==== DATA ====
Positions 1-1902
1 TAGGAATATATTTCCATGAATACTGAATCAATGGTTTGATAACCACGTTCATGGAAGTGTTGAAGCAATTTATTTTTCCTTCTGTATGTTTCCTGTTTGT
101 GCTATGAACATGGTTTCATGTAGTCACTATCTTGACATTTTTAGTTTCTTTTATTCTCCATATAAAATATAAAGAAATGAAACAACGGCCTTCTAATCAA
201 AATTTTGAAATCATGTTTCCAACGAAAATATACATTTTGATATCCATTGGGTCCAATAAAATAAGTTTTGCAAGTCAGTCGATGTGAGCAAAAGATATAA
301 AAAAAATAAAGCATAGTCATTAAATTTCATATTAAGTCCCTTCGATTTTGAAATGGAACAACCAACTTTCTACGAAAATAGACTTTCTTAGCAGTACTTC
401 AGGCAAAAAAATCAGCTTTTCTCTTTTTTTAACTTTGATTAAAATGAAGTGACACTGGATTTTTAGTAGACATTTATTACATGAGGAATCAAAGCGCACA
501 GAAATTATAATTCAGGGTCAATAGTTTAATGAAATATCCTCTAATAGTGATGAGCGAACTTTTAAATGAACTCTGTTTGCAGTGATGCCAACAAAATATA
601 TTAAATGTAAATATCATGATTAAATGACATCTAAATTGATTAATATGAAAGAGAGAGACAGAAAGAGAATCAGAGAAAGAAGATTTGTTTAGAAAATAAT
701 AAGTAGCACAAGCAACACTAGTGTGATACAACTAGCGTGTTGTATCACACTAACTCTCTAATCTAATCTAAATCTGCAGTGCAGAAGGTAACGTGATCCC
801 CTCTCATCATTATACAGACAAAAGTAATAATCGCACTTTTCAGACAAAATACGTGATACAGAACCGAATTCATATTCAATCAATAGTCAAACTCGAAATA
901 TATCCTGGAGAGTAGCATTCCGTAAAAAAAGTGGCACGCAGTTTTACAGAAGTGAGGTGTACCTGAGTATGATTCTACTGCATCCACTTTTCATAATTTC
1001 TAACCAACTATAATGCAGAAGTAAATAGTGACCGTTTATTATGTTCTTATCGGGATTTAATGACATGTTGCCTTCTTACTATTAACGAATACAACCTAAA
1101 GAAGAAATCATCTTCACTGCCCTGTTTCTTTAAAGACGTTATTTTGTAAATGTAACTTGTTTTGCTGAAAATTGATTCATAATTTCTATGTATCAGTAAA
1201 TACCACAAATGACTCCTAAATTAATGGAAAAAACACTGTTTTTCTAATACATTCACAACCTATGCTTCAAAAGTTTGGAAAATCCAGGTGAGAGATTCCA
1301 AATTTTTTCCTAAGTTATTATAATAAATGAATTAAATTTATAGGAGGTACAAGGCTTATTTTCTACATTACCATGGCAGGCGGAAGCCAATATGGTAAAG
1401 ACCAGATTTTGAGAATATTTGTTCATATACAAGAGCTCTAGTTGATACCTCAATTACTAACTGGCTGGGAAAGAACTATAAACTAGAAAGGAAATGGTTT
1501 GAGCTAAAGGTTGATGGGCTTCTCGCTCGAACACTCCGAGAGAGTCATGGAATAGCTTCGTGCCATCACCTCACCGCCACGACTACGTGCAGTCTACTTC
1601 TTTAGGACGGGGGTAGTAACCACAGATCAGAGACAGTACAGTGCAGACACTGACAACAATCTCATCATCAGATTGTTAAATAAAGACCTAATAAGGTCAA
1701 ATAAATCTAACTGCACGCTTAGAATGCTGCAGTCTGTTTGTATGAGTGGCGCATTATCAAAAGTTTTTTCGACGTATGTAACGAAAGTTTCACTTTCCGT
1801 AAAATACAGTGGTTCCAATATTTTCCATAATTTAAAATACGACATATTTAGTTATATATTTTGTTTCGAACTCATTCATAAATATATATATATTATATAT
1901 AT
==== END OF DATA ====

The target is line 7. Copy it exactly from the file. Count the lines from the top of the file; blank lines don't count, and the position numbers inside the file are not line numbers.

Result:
501 GAAATTATAATTCAGGGTCAATAGTTTAATGAAATATCCTCTAATAGTGATGAGCGAACTTTTAAATGAACTCTGTTTGCAGTGATGCCAACAAAATATA